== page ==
Rest in peace, STS-51-L crew. Your place in history is assured; your spot in my memory is eternal.
I was in Mr. Boyle's Calculus class when Eric Marquese came in with the news of the disaster. Eric was the class clown, a cut-up most famous for calling our hard-ass principal on the phone as "Trooper Marquese" and trying to get the school closed down during a snowstorm. Naturally we kept waiting for the punchline, thinking for certain this was a crude joke being played on us.
Until Mr. Boyle came into the room, ashen-faced, and confirmed Eric's story.
Since I was in the TV Production Club (yes, I was a geek, I freely admit it - I was also on the Chess Team and in the Sci-Fi Club, too), I had access to the TV studio where small TV monitors were kept. I remember walking out of class, even though it was clearly against the rules, and walking to the studio. Several others in the club had the same idea, and we hooked up a TV in the studio and watched the news.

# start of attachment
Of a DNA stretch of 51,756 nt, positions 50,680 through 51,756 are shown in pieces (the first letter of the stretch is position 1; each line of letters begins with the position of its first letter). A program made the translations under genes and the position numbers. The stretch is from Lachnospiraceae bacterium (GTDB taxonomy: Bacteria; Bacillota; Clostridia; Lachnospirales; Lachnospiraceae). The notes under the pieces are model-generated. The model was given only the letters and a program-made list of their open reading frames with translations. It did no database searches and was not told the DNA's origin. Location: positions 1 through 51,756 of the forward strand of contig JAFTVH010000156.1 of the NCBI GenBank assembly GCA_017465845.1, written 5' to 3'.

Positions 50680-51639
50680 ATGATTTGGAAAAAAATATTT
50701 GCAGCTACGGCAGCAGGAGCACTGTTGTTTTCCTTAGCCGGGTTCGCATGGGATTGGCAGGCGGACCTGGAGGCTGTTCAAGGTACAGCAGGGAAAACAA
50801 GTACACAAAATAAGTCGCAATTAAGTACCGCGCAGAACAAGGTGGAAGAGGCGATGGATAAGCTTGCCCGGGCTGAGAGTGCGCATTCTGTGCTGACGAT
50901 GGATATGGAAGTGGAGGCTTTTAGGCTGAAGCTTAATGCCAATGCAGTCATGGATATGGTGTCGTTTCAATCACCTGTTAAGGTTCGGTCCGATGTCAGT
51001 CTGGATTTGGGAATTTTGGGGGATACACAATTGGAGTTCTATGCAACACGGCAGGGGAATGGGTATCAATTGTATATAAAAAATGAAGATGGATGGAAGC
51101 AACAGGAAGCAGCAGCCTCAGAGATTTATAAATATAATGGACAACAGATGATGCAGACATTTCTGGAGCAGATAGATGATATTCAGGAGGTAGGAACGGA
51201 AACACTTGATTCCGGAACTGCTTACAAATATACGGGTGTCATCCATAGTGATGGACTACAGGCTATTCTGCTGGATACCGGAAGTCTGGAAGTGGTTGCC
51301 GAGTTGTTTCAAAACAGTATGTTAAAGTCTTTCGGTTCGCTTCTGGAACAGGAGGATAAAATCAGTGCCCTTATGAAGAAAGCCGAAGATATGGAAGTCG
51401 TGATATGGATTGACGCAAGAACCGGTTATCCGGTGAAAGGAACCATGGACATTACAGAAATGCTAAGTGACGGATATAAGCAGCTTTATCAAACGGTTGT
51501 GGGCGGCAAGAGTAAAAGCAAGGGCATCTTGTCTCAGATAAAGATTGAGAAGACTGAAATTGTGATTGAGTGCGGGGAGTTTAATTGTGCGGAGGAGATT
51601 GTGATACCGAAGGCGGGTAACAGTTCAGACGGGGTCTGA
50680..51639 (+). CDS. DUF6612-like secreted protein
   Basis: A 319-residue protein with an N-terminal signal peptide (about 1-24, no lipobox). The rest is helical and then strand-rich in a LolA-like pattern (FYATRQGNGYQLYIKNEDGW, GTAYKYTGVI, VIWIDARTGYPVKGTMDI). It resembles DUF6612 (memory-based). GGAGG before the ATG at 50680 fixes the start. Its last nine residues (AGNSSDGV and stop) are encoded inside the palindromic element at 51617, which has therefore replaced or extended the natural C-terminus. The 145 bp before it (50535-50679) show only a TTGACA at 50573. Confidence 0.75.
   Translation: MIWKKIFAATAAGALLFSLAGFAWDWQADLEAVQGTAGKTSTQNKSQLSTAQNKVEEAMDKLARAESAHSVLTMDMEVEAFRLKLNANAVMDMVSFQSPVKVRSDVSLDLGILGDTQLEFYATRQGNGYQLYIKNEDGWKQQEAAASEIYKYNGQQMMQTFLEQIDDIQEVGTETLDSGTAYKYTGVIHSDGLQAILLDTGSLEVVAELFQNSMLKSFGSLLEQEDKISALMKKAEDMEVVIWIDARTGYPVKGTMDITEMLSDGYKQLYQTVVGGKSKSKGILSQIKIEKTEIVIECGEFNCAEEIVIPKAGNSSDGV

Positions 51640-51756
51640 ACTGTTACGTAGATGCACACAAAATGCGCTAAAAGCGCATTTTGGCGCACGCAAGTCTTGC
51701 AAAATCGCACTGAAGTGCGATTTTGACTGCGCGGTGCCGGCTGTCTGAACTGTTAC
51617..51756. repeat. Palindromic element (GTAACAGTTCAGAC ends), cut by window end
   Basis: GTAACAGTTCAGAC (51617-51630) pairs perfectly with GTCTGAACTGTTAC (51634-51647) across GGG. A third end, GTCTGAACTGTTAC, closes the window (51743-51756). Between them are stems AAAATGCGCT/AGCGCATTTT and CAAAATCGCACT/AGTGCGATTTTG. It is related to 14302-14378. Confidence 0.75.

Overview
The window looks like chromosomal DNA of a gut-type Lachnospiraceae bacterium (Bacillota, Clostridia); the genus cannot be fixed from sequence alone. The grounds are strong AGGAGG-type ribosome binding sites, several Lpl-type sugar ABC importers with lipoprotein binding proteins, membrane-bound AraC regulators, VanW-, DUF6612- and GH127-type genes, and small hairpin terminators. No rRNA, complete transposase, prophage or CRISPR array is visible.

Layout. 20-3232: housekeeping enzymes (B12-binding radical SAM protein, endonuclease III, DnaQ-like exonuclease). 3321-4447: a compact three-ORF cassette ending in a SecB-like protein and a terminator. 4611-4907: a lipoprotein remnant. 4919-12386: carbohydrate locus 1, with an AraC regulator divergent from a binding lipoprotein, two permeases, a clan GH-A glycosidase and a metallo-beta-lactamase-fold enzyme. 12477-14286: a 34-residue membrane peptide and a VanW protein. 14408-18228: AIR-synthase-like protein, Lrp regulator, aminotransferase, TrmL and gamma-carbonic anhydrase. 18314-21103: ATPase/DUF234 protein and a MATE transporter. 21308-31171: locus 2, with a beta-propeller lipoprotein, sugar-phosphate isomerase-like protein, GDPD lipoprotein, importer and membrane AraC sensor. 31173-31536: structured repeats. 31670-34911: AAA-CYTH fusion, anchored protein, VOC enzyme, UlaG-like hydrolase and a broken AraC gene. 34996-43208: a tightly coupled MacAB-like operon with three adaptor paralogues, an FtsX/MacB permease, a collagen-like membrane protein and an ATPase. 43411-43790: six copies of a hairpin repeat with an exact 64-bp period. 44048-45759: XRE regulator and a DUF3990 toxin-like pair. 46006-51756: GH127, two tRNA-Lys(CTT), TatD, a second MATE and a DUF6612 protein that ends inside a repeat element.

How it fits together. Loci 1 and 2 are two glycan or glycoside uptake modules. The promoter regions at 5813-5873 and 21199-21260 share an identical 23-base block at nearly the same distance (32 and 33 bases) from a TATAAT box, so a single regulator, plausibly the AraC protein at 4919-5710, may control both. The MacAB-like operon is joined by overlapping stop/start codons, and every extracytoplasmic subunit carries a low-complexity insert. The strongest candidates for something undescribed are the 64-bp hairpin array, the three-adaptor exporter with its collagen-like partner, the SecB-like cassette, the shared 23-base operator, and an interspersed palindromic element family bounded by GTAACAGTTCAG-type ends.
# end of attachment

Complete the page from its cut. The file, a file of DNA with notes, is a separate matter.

I saw the Challenger break apart. Again and again and again.
And Mr. Boyle was standing over my shoulder, watching the news, trying stoicly to maintain his composure. Nothing was said about the breach of my leaving class; in fact, school was canceled after a short assembly on the tragedy. Our parents came to get us, all looking as ashen-faced as my teacher. Most of our parents remembered all too vividly the assassination of JFK, and were now re-living many of those same fears.
It was a black day in history, eclipsed later only by monumental human evil.
That is all.
(This trip down Amnesia Lane provided by this entry at Tam's...)